In the U.S., the USFS has long worked with tribes, states, communities and collaborative groups on reforestation and restoration. New policies, evolving science and strategic shifts toward more robust partnerships with communities and stakeholders have helped push shared stewardship to the forefront.
One of the most important policies is the Good Neighbor Authority, which since 2001 has increasingly allowed the USFS and Bureau of Land Management to work on land management projects with states, counties and Indian tribes, including those that cross boundaries. Equally important are stewardship contracting and agreement authorities, which open the door to a much wider range of local and rural project partners, such as nonprofits, community based organizations, local governments and rural contractors.
Following Christiansen’s 2018 statement and policy release, the USFS began a major push to establish formal Shared Stewardship Agreements and put them into action. The Agency has now signed agreements with 47 states, the District of Columbia and three territories. Some agreements are with individual states while others are with collective entities, such as the Western Governors’ Association and the states of the Chesapeake Bay Watershed.
The agreements are specific to each state, conditions on the ground and the threats and priorities they face. However, they all focus on a collaborative approach to land management that addresses challenges and opportunities that cross boundaries. Partners share decisions and goal setting, and active management by non-federal partners is encouraged to maximize the scale and impact of the work.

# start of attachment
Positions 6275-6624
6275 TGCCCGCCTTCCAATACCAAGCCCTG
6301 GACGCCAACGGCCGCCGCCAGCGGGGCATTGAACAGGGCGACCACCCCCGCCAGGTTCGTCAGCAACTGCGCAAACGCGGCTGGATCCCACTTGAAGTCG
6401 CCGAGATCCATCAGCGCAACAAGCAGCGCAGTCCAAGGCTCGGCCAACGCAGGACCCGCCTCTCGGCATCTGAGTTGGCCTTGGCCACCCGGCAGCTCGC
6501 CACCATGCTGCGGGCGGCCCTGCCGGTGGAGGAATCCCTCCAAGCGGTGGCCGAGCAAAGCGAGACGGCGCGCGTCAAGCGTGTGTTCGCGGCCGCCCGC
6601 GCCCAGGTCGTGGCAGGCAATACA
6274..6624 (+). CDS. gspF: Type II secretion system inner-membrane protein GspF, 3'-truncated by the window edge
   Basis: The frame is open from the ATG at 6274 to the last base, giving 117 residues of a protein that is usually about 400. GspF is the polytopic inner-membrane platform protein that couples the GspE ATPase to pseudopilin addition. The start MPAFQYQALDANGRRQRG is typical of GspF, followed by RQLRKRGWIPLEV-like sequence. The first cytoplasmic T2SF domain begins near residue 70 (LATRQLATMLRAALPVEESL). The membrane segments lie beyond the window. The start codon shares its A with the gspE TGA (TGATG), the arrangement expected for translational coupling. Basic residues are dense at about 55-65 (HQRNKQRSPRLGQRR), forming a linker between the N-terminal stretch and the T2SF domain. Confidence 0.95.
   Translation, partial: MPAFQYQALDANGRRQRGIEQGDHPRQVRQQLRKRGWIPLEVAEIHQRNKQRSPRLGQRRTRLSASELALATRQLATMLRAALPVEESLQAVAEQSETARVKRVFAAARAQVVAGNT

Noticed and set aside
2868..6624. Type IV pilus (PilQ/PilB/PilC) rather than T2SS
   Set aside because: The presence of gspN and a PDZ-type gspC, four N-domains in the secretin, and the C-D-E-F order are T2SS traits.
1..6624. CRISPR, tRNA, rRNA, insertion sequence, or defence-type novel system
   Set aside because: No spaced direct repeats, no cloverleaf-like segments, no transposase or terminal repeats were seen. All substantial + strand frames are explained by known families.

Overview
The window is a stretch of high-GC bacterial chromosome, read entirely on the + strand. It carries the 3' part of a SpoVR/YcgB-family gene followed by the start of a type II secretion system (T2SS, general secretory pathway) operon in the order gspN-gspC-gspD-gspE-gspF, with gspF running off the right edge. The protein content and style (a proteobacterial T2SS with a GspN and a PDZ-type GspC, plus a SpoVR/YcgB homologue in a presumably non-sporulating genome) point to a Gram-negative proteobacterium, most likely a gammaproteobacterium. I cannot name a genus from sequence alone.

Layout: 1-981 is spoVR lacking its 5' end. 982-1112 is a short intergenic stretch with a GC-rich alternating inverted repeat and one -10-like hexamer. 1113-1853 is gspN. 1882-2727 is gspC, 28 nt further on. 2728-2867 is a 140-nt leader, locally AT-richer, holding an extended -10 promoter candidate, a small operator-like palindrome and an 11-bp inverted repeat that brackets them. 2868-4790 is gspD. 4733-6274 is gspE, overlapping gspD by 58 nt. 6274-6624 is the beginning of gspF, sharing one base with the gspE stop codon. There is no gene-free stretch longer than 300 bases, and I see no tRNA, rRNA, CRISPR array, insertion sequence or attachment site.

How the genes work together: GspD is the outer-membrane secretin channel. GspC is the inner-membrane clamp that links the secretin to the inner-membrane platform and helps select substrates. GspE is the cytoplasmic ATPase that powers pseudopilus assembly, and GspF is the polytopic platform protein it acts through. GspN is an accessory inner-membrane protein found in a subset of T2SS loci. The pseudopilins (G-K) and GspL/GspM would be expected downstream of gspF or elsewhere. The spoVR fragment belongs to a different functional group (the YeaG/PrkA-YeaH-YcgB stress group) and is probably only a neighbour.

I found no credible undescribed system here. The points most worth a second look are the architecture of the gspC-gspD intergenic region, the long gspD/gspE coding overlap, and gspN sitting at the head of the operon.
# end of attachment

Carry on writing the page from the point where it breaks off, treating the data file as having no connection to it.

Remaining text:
In a May 2019 speech in Silverdale, Wash., Christiansen summarized the reason for the USFS’s commitment to shared stewardship. “The scale of our work has to match the scale of the risks and the problems we face,” she said.
Jacqueline Buchanan is keenly aware of that scale. As the USFS deputy regional forester for the Rocky Mountain Region, she notes that “land management challenges like wildfires, insects and drought recognize no boundaries; they impact all jurisdictions.” Buchanan works closely with the Rocky Mountain Restoration Initiative, a collaboration between the USFS, the National Wild Turkey Federation and more than 40 natural resource leaders from across Colorado. In its first year, the initiative worked with more than 125 partners to improve forest conditions on over 24,000 acres of public and private lands in Southwest Colorado.
Not Just a Western Issue